Our experienced criminal defence solicitors can provide you with specialist legal advice and representation if you are imposed with a restraint order.
SOLVING PERSONAL LEGAL MATTERS
If a financial restraint order under the Proceeds of Crime Act 2002 (POCA) has been made against you, you should seek legal representation immediately. Contact our criminal defence team on 01772 220 022 or make an online enquiry here.
Restraint orders are often imposed in fraud or drugs cases or any other matters where it is alleged that there has been some form of criminal financial benefit, and are utilised to freeze and thereby preserve assets which may be the subject of subsequent confiscation proceedings An order will prohibit the person or persons named in the order from disposing of or dealing with realisable property held by him, whether or not he is the suspected offender, and will generally include assets acquired after the restraint order has come into effect. As such restraint orders can be extremely damaging to an individual or to a business, and it is crucial to obtain speedy and reliable advice regarding the validity and extent of an order, and whether there may be grounds to challenge the making of the order, or its terms, by way of application for its variation or discharge. For instance, allowances may be made from an individual's assets to enable living and other expenses to be met and such can be the subject of application to the court.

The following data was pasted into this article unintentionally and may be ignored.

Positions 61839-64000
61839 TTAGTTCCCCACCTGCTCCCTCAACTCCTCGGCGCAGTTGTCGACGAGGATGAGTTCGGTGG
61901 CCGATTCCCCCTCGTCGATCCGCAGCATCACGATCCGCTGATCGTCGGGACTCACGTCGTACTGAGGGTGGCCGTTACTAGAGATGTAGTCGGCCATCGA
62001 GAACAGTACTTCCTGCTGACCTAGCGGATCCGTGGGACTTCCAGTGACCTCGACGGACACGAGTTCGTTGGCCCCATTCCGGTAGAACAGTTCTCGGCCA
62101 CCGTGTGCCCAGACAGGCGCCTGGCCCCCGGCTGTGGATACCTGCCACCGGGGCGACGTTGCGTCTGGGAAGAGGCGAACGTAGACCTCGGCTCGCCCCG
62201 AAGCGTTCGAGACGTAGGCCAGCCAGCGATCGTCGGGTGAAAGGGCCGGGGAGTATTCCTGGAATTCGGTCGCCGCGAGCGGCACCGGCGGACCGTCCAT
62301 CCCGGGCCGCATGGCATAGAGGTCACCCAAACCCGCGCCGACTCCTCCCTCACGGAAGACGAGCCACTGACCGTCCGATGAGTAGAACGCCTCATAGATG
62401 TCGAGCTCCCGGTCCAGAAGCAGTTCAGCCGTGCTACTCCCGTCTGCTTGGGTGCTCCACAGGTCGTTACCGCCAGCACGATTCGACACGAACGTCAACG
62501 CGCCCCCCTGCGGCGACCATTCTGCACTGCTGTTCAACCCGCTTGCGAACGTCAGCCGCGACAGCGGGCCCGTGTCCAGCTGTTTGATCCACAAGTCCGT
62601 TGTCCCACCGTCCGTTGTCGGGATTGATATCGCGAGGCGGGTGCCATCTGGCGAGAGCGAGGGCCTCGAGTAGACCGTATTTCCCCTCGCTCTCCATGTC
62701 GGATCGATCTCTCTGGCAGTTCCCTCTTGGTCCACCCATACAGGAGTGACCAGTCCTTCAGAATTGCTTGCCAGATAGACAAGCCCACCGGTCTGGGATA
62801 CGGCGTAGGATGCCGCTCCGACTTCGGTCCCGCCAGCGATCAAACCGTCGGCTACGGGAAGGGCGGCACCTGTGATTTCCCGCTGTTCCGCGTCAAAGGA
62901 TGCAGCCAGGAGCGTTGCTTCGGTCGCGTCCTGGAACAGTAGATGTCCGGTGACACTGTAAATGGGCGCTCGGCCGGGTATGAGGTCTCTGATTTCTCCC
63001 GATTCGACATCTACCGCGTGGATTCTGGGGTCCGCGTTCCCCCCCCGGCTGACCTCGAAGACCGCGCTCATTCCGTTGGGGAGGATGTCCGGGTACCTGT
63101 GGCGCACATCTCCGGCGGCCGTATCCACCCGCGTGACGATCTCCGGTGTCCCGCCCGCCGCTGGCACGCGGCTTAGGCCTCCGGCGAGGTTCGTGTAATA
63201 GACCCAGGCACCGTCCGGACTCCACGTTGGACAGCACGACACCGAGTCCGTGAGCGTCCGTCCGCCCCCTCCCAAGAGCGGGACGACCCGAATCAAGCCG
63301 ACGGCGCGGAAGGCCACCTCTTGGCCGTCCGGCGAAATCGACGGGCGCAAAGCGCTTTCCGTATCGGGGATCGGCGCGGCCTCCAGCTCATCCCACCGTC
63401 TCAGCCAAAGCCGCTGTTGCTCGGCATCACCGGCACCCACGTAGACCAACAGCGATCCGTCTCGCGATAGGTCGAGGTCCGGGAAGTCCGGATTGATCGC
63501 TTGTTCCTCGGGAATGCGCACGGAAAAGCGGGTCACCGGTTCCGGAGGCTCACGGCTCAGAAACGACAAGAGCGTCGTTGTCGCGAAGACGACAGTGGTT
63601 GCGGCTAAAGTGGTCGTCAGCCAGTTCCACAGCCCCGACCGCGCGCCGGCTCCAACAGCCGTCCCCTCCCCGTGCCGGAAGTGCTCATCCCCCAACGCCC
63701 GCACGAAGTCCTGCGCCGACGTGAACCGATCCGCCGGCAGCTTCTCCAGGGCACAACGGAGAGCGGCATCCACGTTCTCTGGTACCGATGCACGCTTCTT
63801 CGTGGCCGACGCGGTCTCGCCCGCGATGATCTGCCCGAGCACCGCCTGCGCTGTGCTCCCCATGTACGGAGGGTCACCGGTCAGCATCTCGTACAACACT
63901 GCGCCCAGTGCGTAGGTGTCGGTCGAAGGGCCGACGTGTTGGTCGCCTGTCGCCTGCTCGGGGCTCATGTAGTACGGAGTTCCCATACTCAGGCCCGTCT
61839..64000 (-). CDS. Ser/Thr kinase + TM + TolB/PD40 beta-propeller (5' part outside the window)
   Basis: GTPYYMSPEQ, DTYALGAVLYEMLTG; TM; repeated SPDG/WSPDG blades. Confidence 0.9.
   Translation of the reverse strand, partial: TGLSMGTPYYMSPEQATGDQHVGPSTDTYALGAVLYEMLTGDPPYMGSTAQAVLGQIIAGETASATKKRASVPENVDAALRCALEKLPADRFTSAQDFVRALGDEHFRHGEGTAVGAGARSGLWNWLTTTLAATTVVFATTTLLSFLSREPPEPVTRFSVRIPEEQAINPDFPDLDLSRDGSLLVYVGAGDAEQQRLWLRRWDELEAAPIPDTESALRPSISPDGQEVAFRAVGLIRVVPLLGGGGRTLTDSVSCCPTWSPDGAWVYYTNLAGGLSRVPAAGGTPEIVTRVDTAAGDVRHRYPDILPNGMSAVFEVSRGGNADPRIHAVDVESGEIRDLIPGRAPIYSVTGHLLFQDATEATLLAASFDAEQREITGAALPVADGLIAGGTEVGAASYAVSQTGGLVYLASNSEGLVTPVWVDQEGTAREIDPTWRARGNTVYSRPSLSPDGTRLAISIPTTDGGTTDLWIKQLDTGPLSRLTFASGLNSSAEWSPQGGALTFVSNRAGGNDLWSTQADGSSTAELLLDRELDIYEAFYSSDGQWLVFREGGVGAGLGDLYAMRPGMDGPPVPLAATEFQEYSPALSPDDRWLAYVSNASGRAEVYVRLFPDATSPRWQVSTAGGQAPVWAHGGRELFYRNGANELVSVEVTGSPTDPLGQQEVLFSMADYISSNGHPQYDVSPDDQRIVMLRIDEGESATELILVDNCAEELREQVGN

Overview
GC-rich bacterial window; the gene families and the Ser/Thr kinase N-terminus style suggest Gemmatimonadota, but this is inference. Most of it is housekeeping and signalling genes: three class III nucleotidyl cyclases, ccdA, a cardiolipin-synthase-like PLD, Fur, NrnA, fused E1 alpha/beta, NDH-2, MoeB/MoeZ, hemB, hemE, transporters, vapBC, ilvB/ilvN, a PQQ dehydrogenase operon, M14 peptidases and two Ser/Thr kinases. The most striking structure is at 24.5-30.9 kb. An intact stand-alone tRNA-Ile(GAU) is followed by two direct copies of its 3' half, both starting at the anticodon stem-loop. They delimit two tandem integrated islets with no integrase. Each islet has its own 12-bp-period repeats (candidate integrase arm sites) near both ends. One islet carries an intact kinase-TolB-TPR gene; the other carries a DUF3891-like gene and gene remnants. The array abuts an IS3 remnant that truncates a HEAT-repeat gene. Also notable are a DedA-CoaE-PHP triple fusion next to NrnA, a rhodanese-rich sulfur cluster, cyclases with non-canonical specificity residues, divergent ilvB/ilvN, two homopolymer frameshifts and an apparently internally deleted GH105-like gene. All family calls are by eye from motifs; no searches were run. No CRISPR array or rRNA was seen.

It is therefore important to speak to a solicitor if you have been served with a restraint order to ensure you fully understand it as to breach the order can have serious consequences. If you are concerned that you may have breached a restraining order intentionally or unknowingly it is vital that you contact an experience criminal defence solicitor as you could be in contempt of court by doing so. Get in touch here.
Confiscation orders follow convictions in cases where the prosecution assert that benefit has been derived from the proceeds of a crime. The court will be required to make an assessment of the "benefit derived". It is important to understand that this may include the full value of assets alleged to have been obtained either wholly or partly from the proceeds of crime and are not directed towards a particular asset.
The Court will then make an Order based on the benefit figure unless it can be demonstrated by defendants that their "realisable assets" are lower in value than the benefit figure. A period of imprisonment will be ordered to be served in default of payment which term would be served additionally to any other sentence of imprisonment imposed in the proceedings.
We are regularly instructed to assist clients who have already, at some time or during the course of an investigation or court proceedings instructed solicitors. We are used to dealing with such enquiries and advising as to the transfer of a case from previous solicitors who may not have sufficient experience and expertise in these matters. To speak to a criminal defence solicitor, call 01772 220 022 or alternatively complete our online enquiry form.